In this paper, we showed that the in vitro treatment of macrophages with various doses of IR led to their activation toward a pro-inflammatory phenotype. Our observations were confirmed using xenograft tumor models and human rectal cancer specimens obtained from patients that have been treated with chemoradiotherapy. Consistent with other in vitro and in vivo studies,13, 15, 45, 46 our results revealed that the transcription factor IRF5, which is the major regulator of pro-inflammatory macrophage phenotype,15 is activated in response to IR (as revealed by the upregulated expressions of IRF5- and IRF5-dependent target genes (such as IL-6, TNF-α or IFN-γ)). IRF5, which is involved in the regulation of the expression of pro-inflammatory cytokine genes and in the repression of anti-inflammatory cytokine genes (such as IL-10),15, 47 plays also a central role in hematopoietic cell development48 and in the susceptibility to inflammatory autoimmune diseases (such as systematic lupus erythematosus, rheumatoid arthritis and multiple sclerosis),49, 50, 51 demonstrating that the expression of IRF5 is tightly regulated during macrophage homeostasis.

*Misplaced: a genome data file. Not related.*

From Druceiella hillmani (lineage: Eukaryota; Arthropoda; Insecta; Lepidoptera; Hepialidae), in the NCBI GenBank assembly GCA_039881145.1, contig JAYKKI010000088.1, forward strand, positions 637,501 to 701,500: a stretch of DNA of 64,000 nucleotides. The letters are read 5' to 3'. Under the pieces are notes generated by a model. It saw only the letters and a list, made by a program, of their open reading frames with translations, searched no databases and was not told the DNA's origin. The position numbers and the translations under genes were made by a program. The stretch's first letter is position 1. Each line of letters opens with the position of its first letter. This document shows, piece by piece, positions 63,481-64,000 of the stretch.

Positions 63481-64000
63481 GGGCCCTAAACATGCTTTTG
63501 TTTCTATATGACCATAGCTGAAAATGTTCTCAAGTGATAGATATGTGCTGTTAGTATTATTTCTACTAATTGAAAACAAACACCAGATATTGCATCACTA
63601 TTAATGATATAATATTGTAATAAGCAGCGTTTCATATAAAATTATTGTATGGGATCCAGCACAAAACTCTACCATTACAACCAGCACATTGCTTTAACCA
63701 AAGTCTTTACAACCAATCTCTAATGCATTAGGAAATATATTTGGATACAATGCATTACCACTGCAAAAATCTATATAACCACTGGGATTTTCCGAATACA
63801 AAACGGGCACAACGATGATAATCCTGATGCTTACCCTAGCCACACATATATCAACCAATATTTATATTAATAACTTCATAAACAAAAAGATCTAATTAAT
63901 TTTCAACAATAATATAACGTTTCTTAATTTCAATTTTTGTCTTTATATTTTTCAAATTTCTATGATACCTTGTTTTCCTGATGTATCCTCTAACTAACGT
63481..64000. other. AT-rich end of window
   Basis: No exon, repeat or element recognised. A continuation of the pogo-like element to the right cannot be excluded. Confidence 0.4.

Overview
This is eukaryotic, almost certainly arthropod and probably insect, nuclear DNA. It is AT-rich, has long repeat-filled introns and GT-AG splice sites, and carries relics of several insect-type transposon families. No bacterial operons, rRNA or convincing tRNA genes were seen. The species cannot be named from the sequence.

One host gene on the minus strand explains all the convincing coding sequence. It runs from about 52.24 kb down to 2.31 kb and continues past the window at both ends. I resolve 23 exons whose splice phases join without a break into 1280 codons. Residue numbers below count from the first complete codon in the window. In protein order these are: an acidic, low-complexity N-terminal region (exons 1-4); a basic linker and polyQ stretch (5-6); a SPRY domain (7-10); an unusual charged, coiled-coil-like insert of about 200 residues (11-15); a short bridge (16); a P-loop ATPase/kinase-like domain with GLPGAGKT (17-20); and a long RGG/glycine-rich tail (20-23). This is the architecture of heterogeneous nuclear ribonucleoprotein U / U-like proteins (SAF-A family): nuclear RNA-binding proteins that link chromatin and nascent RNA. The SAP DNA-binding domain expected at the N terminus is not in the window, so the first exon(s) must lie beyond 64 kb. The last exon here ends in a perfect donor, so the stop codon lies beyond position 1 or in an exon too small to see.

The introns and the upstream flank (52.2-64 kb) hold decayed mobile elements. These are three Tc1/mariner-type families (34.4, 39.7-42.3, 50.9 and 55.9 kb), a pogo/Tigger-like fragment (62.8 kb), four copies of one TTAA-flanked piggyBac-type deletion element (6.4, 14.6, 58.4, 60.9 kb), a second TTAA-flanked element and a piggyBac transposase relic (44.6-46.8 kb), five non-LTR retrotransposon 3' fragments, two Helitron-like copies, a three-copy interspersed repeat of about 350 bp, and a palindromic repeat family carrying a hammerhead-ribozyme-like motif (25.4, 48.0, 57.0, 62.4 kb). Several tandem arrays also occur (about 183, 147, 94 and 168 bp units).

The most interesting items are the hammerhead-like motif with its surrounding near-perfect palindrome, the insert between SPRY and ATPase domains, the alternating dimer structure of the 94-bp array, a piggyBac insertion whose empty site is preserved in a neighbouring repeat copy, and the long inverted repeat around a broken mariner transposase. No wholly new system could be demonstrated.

Considering that IR mainly acts through the induction of DNA damages and the production of ROS,52, 53 we then investigated the role of DNA damage response and ROS production during this process. In this paper, we initially reported that the DNA damage/repair kinase ATM is activated by IR and by classical macrophage activators (such as LPS and IFN-γ), and that DNA damage/repair ATM kinase is required for macrophage activation. Despite the fact that the ATM kinase may contribute to the development of T cells54 and of professional antigen-presenting cells (such as macrophage and dendritic cells)55, 56 and modulate functions of immune cells (such as STING-dependent macrophage production of type I IFNs57), the contribution of ATM to macrophage activation was never investigated. Here, we found that IR induced the phosphorylation of ATM (on serine 1981) and of the histone H2AX (on serine 139) in a time- and dose-dependent manner in macrophages, indicating that DNA double-strand breaks and DNA damage response are elicited during macrophage activation. Moreover, our results also demonstrated that ATM inhibition reduces IRF5 mRNA level, highlighting that the biological activity of the kinase ATM controls macrophage activation through the regulation of IRF5 transcription. Despite the fact that several molecular components of DNA damage response pathways (such as Nijmegen breakage syndrome 1 (NBS1) protein58) have already been involved in monocyte/macrophage development and functions, the cellular events and signaling pathways that lead to ATM activation and control IRF5 expression during macrophage activation were until now never characterized.